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FAQs

Why do watches need to be serviced?

Quite simply, because of friction. All mechanical things slowly wear out over time. Parts rub against parts and slowly change shape until they can't perform efficiently any more. My job is to delay that process as long as possible. And I do that with careful cleaning and correct lubrication. The problem with lubricants, especially if you don’t service your watch for long periods, is that over the years tiny particles of the movement erode and mix with the oil turning it into grinding paste. This runaway erosion effect makes the situation worse and can be detrimental to the precision and longevity of the watch. And it can also lead to very expensive repairs further down the line.

 

People often invest in expensive watches not thinking about the maintenance costs. It’s really important to take this into consideration when buying a watch. You will need to look after it forever if you want it to last and stay precise.

 

How often should I service my mechanical watch?

Every 3 to 5 years.

 

How often should I service my quartz watch?

Every 8 to 10 years. Sometimes they can't be serviced but the movement can be replaced.

 

How much will it cost to service my watch?

Please see the prices page to get an overview of costs.

What does a service involve?

During a service the watch is completely taken apart. Every single piece is dissembled, turning it into a kit of parts. Every screw, every spring, every wheel. 

All the parts are put in an ultrasonic cleaner and meticulously cleaned using a couple of different chemicals. I will often use things like fixodrop on escape wheels and pallet stones to prevent oil migrating from them. Precision parts like the hairspring and balance jewels will need extra cleaning in degreasing fluids. Often jewels will be “pegged out” to get rid of hardened oil deposits. Or balance staffs, often on vintage watches, will be polished and pallet forks burnished. The mainspring will usually be replaced. I'm a perfectionist and I will often do a lot of things other watchmakers don’t always bother with.

 

Then everything is put back together and oiled using sometimes as many as five or six different types of lubricant depending on what the manufacturer recommends. Oiling is an art form. You have to get the amounts exactly right. Too much and it migrates and the watch will need servicing again. Too little and the watch won’t run well. I’m always amazed when I service watches how they are often so poorly oiled!

 

When everything is back together the movement will be electronically regulated to make sure the balance is swinging with a good amplitude and the watch is keeping good time in all positions.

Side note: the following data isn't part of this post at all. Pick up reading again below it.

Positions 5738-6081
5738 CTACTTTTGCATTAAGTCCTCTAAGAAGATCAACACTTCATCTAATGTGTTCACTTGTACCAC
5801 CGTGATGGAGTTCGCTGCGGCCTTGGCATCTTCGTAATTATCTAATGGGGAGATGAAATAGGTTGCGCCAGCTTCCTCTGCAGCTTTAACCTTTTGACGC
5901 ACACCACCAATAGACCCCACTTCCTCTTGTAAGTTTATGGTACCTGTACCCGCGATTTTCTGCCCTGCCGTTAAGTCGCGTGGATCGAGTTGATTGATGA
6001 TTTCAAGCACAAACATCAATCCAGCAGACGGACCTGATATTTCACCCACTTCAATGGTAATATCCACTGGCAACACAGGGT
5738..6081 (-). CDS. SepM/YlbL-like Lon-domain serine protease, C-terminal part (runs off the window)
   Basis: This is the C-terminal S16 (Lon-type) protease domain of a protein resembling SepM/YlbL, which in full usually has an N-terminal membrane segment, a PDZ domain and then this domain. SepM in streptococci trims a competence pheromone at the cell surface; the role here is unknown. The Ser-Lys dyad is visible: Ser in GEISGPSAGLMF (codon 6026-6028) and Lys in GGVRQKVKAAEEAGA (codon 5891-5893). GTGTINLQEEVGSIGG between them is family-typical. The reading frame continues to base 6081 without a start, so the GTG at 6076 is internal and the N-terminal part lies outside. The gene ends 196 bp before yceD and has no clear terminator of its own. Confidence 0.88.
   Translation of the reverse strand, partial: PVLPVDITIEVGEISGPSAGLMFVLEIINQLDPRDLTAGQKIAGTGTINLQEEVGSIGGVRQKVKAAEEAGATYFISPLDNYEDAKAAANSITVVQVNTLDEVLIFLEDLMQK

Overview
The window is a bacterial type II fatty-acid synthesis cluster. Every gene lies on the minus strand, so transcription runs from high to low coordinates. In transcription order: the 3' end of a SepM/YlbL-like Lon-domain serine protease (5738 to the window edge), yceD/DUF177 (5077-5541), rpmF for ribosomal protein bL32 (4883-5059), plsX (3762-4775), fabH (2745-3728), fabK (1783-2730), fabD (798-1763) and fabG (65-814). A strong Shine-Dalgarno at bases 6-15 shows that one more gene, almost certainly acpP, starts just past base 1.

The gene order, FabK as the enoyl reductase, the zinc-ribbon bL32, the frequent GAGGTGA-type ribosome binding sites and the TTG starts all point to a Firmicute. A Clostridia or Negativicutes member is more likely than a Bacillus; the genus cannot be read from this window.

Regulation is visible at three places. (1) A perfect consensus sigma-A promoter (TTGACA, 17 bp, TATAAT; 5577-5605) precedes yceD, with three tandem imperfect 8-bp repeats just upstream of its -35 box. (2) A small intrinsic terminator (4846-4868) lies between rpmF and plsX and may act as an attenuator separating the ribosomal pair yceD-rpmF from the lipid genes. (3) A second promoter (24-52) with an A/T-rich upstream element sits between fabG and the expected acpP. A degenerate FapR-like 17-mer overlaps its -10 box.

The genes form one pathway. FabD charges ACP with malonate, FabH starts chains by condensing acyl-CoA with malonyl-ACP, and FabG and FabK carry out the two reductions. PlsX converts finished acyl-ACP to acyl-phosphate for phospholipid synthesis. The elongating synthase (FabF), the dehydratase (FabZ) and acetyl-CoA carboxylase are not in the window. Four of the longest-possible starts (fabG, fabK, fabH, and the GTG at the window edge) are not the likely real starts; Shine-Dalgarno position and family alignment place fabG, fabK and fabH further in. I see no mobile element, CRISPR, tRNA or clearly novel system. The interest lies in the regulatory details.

The case is given a good clean and a gentle buff. If requested I can do other restoration work at this stage like polishing, re-plating and re-luming hands. I can also restore certain kinds of dials and re-paint enamel paint on bezels. And all the usual odd jobs such as replacing straps, putting in a new crystal and replacing spring bars.

 

Finally all the gaskets are checked and replaced if necessary. And a pressure test is performed to make sure the watch is waterproof. Please note that vintage watches often can not be made waterproof.

 

The process takes half a day to a day depending on the complexity of the watch. But there is usually a queue of a a few weeks depending on how busy I am.

 

Do you use original parts and where do they come from?

Original parts are used if they're available. If parts are no longer made, I will often use quality Swiss made alternatives or make parts myself. I have a large inventory of new old stock in my workshop and can usually find what I need.

Is my watch safe when it's with you?

Yes. I take a huge amount of care with watches and everything is kept in a secure premises. I am also protected by professional indemnity insurance and goods in trust insurance. If you are posting watches to me, please always make sure you buy insurance and that watches are covered. Secursus provide specialist insurance for posting watches.

How do I pay you?

All payment is in advance. Once the work is confirmed, I'll send you an invoice and you can pay by bank transfer. If you wish to pay by card please let me know.

Is there a warranty on your repairs and servicing?

Yes, the warranty is for two years. Providing it’s not been damaged, for instance due to impact, I will amend the issue free of charge. Also, if there is a part failure for a part I’ve provided within 2 years, I will replace it free of charge, so long as it's not failed due to being damaged from impact, liquid or negligence. From time to time the warranty may differ on certain parts, but I will discuss this with you before purchasing the part.

If a watch has tested successfully as waterproof and is subsequently damaged by water ingress, I am unable to offer compensation. Please make sure your watch is insured.

Can you remove a link from my strap?

These kinds of “odd jobs” are difficult for me to fit in unless it’s part of a full service. Otherwise, high-street jewellers can often help.

 

Can you fix my digital watch or smart watch?

Sorry, I'm unable to help with digital watches.

 

Can you value my watch?

Sorry, you will need to contact and appraiser to have your watch valued.

Do you buy or sell watches?

I'm afraid not.

 

Do you offer discounts for trade, collectors and regular customers?

Not really. I have many loyal customers I've known for years and whilst I do sometimes help them out with bits and pieces, it's very important as business to always be forging new relationships. So I try to keep things as fair as possible.

How do I contact you?

Click here!

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